The documentary examines injustices in Uganda and starts at 6:30 p.m. on Feb. 20, 2014 at the Charles H. Wright Museum of African American History
quality for lesbian, gay, bisexual and transgender (LGBT) people is a global fight. In the film Call Me Kuchu, showing at 6:30 p.m. on Feb. 20, 2014 at the Charles H. Wight Museum, this fight is acutely examined in East Africa's Uganda.
Call Me Kuchu follows the shared struggles of four openly gay Ugandan men and women, including David Kato-the first openly gay Ugandan man who was murdered a year into the filming of the documentary. The film depicts Kato's final year, the resulting impact of his death and the gathered efforts among other gay men against state-sanctioned homophobia.
The event is presented by the Detroit legal asylum shelter Freedom House with the Charles H. Wright Museum and features a panel discussion led by Ugandan LGBT activist Frank Mugisha. Other panelists include Jamiil M. Gaston from KICK – The Agency for LGBT African Americans, Donald Bierer, Amnesty International's LGBT human rights specialist, and Freedom House's senior attorney Kelly AuBuchon.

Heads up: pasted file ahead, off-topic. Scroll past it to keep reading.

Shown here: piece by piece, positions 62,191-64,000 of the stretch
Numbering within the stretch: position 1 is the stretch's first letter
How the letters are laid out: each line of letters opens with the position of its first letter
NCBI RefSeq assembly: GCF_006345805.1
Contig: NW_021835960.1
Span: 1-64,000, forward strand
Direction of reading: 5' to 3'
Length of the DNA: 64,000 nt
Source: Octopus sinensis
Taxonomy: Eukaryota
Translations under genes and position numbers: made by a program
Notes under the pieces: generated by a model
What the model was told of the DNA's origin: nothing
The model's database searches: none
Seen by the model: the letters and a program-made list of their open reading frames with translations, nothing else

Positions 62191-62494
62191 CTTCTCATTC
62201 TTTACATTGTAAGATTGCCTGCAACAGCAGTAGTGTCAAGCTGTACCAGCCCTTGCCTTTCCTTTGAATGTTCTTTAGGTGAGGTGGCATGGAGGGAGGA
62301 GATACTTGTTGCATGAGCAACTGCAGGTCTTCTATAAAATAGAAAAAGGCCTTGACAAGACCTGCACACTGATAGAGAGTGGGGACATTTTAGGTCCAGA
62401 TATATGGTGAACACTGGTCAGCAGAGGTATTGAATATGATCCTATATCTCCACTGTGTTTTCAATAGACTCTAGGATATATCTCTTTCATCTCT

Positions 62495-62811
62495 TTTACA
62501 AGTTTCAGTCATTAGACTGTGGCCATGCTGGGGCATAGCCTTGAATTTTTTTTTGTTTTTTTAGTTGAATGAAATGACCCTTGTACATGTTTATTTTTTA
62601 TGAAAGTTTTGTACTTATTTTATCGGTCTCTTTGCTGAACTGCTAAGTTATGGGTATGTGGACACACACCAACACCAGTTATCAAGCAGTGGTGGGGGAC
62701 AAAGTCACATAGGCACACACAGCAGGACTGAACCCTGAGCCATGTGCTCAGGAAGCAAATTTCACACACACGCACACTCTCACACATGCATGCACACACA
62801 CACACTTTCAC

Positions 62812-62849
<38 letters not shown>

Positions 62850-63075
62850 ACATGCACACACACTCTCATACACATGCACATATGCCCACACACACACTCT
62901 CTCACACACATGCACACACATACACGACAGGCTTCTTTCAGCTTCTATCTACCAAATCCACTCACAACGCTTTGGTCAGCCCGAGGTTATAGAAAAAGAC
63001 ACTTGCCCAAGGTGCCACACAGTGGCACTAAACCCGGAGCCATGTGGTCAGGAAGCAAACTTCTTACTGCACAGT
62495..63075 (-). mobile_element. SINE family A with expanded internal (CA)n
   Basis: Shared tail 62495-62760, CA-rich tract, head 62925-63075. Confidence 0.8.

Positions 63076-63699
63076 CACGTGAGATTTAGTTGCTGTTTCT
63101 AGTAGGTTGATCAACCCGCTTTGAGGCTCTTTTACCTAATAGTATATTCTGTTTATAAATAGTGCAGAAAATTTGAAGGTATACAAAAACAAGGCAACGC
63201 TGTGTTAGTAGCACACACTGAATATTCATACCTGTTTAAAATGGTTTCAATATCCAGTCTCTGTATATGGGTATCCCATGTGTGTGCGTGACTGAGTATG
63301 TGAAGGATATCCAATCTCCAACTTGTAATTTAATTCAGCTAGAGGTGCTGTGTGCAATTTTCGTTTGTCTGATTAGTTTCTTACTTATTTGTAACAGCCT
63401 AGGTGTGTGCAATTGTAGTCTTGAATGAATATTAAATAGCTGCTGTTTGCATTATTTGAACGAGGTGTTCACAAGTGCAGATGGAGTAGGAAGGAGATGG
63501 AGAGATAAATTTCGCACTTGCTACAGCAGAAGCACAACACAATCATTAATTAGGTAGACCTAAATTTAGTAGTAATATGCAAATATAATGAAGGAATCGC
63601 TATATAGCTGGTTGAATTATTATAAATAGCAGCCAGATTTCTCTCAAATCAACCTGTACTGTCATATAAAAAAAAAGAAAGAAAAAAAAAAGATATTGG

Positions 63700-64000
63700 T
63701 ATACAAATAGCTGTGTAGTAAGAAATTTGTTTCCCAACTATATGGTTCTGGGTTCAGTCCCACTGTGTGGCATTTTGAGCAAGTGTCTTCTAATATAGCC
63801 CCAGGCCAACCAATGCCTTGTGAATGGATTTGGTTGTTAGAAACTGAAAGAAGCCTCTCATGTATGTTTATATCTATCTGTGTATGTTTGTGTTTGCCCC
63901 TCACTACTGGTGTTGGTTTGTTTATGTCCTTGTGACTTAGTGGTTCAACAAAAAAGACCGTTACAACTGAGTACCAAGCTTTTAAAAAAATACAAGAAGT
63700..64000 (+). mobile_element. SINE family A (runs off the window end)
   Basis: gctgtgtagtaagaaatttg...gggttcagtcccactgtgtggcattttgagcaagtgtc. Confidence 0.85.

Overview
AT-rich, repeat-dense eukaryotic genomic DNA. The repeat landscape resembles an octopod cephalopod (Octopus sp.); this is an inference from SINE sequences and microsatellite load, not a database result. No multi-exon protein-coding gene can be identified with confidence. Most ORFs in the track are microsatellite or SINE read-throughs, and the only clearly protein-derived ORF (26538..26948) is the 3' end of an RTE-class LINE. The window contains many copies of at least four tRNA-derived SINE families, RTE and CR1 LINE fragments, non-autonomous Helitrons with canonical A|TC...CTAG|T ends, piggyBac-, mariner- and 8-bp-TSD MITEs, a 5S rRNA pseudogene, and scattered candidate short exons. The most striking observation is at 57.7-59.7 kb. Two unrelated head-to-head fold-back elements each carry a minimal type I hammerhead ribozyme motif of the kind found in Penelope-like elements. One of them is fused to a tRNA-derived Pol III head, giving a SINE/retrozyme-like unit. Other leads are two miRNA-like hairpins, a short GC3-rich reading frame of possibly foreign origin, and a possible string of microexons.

The panelists will examine the equality infrastructure and human rights conditions for LGBT people in countries around the world.
"While this event focuses specifically on the struggle of our LGBT brothers and sisters, make no mistake about the message-LGBT rights are human rights, and human rights are LGBT rights," Freedom House program assistant and case manager Thomas "TJ" Rogers says in a press release. "Having representatives at the table from local and international organizations can ultimately only help grow the international movement for freedom, justice and equality."
The event is free with limited VIP reception tickets for $25. Proceeds benefit the Freedom House.
For more information on the film screening of Call Me Kuchu at the Charles H. Wright Museum of African American History, visit the BLAC Detroit event calendar.